The Lewis and Clarke crew enters stasis on the way to Neptune, made necessary because of the "30 Gs of acceleration" they will endure for the trip. When they arrive at Neptune, however, there are coffee cups and other debris on the tabletop, loose chairs, etc., in the same position as they were before the trip. This is not consistent with sudden and severe acceleration.
Upon first entering the Event Horizon, Captain Miller comments on how the ship is a "deep freeze" and how there are ice crystals everywhere. Immediately after this, we see a water bottle floating around with liquid sloshing inside it.
Just after helping Weir to his feet and as he turns away, you can see that D.J's shorts are completely dry on his backside, despite being in a tank of liquid for the last 56 days and being visibly dripping wet from the front.
Just before Miller jumps through the closing door escape the fire in the 'meat-grinder', there are several very short cuts from various angles. During the very last cut which shows the fire coming head-on towards the camera, the meat-grinder is not revolving. Throughout the entire film, apart from that moment, the grinder is consistently turning.
When Justin is ejected into outer space, his veins immediately start to burst and bleed heavily. This isn't very likely to happen in the short time that he is exposed to the vacuum of space. Parts of the body will probably start to bulge due to the lack of atmospheric pressure, and there will probably be some subcutaneous bleeding from ruptured blood vessels, but the human skin is thought to be resilient enough to stay intact. Also, the blood that leaves his body remains liquid; in reality, it would boil and evaporate instantly due to the lack of pressure. Not everything about the scene is unrealistic: the fact that he remained conscious is probably correct (most adults would remain conscious for 10-20 seconds), as well as the fact that he does not freeze (although deep space is extremely cold, the lack of gas molecules makes it difficult for body heat to leave the body).
"Liberate tutemet" is wrong in Latin. "Liberate" is 2nd person PLURAL imperative, "tutemet" is an emphatic 2nd person SINGULAR pronoun. The correct version would have been "liberate vos" or "liberate vosmet". "Tutemet" (which is a very rare form) is also wrongly nominative: an accusative is needed in the sentence for the object of the verb "liberate".
When Dr. Weir plays the record of the emergency signal containing the "Liberate me" bit, D.J. says that he can't make out the rest of the message, but Dr. Weir always stops the tape immediately after Liberate Me has been spoken, so D.J. wouldn't have been able to hear any other part of the message to begin with.
Miller's rank is "captain", as shown by the four-stripe insignia on the shoulders of his jumpsuit. Yet his leather jacket shows two silver bars on the shoulders, which is the insignia for "captain" in land and air services, a much lower rank. As the service shown in the film is modeled on the U.S. Coast Guard, Miller's jacket should show a captain's silver eagle.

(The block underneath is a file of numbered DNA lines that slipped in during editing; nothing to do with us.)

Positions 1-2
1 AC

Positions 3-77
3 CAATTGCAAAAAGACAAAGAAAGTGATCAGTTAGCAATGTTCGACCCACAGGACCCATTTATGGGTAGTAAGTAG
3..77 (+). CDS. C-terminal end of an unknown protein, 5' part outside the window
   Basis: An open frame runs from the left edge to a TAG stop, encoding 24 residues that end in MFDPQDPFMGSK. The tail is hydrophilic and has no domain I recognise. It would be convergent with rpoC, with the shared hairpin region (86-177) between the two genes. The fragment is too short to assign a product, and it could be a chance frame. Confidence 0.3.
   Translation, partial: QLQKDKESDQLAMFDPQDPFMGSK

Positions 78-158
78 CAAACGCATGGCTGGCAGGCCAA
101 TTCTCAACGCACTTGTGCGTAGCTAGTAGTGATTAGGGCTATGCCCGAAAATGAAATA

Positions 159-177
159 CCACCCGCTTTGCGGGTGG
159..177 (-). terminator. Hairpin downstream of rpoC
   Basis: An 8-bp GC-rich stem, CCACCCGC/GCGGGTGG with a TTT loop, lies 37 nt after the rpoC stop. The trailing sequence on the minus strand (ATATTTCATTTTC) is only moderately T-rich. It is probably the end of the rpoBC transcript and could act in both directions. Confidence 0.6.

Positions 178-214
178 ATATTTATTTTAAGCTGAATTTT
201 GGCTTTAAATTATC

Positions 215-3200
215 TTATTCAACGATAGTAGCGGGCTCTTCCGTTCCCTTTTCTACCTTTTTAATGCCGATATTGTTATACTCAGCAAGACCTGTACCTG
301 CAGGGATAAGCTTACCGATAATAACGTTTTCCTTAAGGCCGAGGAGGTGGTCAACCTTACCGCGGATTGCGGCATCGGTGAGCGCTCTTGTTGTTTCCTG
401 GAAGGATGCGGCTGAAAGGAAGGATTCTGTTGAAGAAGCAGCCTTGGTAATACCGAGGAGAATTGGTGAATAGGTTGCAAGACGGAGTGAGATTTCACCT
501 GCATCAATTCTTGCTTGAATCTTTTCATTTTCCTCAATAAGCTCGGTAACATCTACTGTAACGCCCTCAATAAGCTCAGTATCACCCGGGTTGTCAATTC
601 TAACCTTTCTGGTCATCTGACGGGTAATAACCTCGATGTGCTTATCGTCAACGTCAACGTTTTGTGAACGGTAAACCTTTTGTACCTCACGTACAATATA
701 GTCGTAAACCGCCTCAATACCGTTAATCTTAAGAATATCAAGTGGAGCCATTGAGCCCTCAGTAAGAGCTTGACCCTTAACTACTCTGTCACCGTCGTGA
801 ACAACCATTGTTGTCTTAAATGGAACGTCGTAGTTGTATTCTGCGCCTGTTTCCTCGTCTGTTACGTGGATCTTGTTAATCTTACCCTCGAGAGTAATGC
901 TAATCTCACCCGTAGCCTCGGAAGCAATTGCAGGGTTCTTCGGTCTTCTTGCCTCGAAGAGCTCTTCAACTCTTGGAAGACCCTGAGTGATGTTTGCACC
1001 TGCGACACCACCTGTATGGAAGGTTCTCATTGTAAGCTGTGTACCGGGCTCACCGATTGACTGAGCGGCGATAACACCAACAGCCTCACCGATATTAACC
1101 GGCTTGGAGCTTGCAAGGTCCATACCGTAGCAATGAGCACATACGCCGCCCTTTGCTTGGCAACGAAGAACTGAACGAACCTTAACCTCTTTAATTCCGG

As has already been mentioned in one of the other goofs, there is no atmosphere in space and even thought the temperature was at absolute zero, body heat would not be rapidly lost: no atmosphere means there's nothing to conduct the heat away nor to radiate heat away. The drifting crew members would not turn into space popsicles and limbs would not shatter a la Terminator 2.
As the Lewis and Clarke approaches the Event Horizon somewhere near Neptune, it goes trough multiple cloud formations. However, all later scenes happen in zero gravity making the presence of any atmosphere impossible at that particular level.
Although the ship is referred to as a 'deep freeze,' twice we see a bottle of sloshing water floating about the Event Horizon, at the very beginning of the movie, and just before the rescue crew boards.
There is no gravity on the Event Horizon. The movie makes a point of showing magnetic boots keeping everyone on the floor. Yet when Justin is sucked into the "heart of the ship", the resulting shock wave hits Capt Miller and he is thrown against a wall. He then falls to the floor, instead of floating in the air like the rest of the loose debris on the ship.
At 55min Starck says that CO2 levels will become toxic in 4hours from that moment. Furthermore, they brought CO2 scrubbers back to the Lewis&Clark and then that ship exploded. So how did the rest of the crew survive in a toxic environment and without the scrubbers?
Near the end, when Cooper watches the "blood" flowing above the ceiling lights, the front of the flow does not change shape at all and also, just before the camera changes, briefly jumps backwards, revealing it to be a plastic printed film above the light fixtures which the light is merely shining through.
When a fully possessed Weir grabs Miller's forehead and squeezes, blood seeps from Weir's fingers down Miller's face and scratches are seen after he lets go. But Weir's fingernails clearly never dig into his face at all, so there should be no blood or scratches.